The debt doldrums: how to manage a single large debt

Mountain wall

Do you have a really big debt? I do. It’s called my mortgage.

Last year, I was able to successfully pay down my mortgage such that my loan-to-value ratio (essentially, the percentage of how much I owed on my home) hit 80%.

There was a clear benefit to getting down to 80%, as that is the threshold where you can start to pester your mortgage company about getting rid of PMI (a project that I serialized in five parts: part 1, part 2, part 3, part 4, and part 5). And once PMI is gone, you can put that money toward your mortgage premium, paying it off faster, in a kind of debt snowball.

So that’s the benefit of getting to the 80% milestone. What’s the next milestone?

It turns out, sadly, that there really isn’t another intermediate one.

This is a problem regardless of mortgages. You might have a single large debt (say, student loans) that towers over all your other debts. It might even be your only debt. You want to stay motivated to pay it off, but it’s Just. So. Big.

How do you stay motivated to pay it off?

A note on positive reinforcement

I believe that one of the most powerful ways to be able to pay off debt is through positive reinforcement. When you feel like you’re making progress, that your hard work is doing something, it’s much easier to keep going.

That’s why I’m such a big fan of the “debt snowball“, where you pay off your debts smallest to largest (regardless of interest rate), so that you can see some quick wins. When you pay off a debt and have one fewer payment, it makes you feel like you can do this.

But what if you already have just one payment? There are plenty of people out there with no credit cards, no car payments, no debt of any kind at all…except a single $50,000 student loan.

The debt snowball doesn’t really apply in this case. What then?

First of all, let’s acknowledge that this is tough situation to be in. Debt is difficult enough to deal with, psychologically, even without such a large mountain in front of you.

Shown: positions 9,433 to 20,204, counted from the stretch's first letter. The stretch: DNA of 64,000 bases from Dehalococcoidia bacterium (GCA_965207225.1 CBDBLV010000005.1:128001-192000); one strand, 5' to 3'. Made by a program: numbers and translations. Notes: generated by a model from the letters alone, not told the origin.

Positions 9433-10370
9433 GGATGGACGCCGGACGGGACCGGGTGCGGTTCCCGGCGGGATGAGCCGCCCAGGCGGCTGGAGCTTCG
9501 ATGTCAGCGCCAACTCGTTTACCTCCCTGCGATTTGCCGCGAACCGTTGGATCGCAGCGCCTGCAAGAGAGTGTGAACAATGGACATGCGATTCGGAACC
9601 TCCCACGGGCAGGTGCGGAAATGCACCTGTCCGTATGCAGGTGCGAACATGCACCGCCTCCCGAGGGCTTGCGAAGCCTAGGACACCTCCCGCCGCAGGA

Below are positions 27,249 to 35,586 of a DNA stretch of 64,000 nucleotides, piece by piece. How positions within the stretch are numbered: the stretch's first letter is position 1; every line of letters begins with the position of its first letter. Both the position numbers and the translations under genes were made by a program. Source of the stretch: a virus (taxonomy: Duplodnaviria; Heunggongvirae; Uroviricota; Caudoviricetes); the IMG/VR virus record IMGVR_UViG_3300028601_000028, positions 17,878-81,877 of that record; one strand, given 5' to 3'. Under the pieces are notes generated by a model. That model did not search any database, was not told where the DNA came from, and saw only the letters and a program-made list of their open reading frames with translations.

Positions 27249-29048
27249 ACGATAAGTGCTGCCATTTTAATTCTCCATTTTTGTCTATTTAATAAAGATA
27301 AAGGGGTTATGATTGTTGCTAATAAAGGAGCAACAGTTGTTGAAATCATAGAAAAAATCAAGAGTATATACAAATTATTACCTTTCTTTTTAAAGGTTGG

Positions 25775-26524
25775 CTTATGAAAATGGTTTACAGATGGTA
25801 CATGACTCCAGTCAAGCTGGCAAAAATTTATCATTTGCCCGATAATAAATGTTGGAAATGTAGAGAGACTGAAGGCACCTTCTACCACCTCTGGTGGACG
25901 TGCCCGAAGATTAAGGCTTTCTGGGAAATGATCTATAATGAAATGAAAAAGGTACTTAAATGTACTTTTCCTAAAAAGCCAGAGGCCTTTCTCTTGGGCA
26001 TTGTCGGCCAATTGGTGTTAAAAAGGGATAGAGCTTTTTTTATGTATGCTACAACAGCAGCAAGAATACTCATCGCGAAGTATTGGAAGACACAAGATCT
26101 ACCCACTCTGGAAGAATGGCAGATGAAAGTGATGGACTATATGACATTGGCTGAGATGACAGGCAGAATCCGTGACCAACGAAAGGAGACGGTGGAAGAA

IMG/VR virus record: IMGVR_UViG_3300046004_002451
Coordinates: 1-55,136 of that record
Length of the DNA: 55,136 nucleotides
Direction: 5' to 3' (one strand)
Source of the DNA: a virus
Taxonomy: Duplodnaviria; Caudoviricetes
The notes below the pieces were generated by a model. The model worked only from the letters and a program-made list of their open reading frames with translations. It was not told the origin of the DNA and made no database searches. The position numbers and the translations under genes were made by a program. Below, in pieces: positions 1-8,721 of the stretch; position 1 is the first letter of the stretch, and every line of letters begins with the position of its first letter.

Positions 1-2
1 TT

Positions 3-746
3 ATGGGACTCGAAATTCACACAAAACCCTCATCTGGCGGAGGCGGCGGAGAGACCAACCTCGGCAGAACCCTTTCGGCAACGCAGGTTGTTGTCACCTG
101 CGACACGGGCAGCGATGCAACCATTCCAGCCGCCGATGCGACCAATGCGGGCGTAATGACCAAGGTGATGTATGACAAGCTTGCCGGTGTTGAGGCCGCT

And while there are no real shortcuts here, you’ll need to employ psychological tricks here in order to get an extra boost of motivation.

1a. Focus on payoff milestones

If you have $50,000 in student loans, don’t focus on the point at which you’l hit $0. That will overwhelm you and make you feel demotivated.

READ MORE:  Five reasons why you can't afford to buy a home

Instead, focus on working toward your next (say) $10,000. Pretend your debt balance is like an odometer. It’s pretty cool to see a new digit turn, isn’t it?

1b. Focus on percentage milestones

This is similar to the above, but might work better for mortgages, where the amounts are larger and there’s a fixed payoff amount. So focus on planning and getting toward your next 10%. So if you’re at 80%, plan for how you’re going to get to 70%. Don’t think beyond that. 10% percentage points at a time.

2. Celebrate these milestones

It’s not just enough to focus on the milestones. You need to celebrate them when you hit them. So, as an idea, tell your friends that once you make it down to, say $25,000 worth of debt, you’re going to do some sort of celebration. (Getting other people involved can help with accountability.)

3. Set and forget

If you do any hiking, you know that sometimes, the trail is just long and hard. So instead of counting the miles, you just cast your head down, put one foot in front of the other, and just keep going.

The same is true for large debts. Set and automate your payments, based on as much as you can possibly spare (because even a little extra each month will make a difference in the long run), and then once you’ve figured out a plan, don’t think about it anymore. Your plan will continue to work in the background.

My plan

As for me, I’m going to focus on getting to 70% LTV. I’m calculating that I can get there in a little over a year, though I might have to up my payments a bit to stay on track.

And as for you, remember that old saying: “How do you eat an elephant?

The answer is, of course, “why the hell would want to eat an elephant?

Okay, maybe that’s not so relevant after all. But still, stay focused and you’ll make progress. It’s worth it.

But enough about me. How do you stay focused when faced with a large debt?

Comments are closed.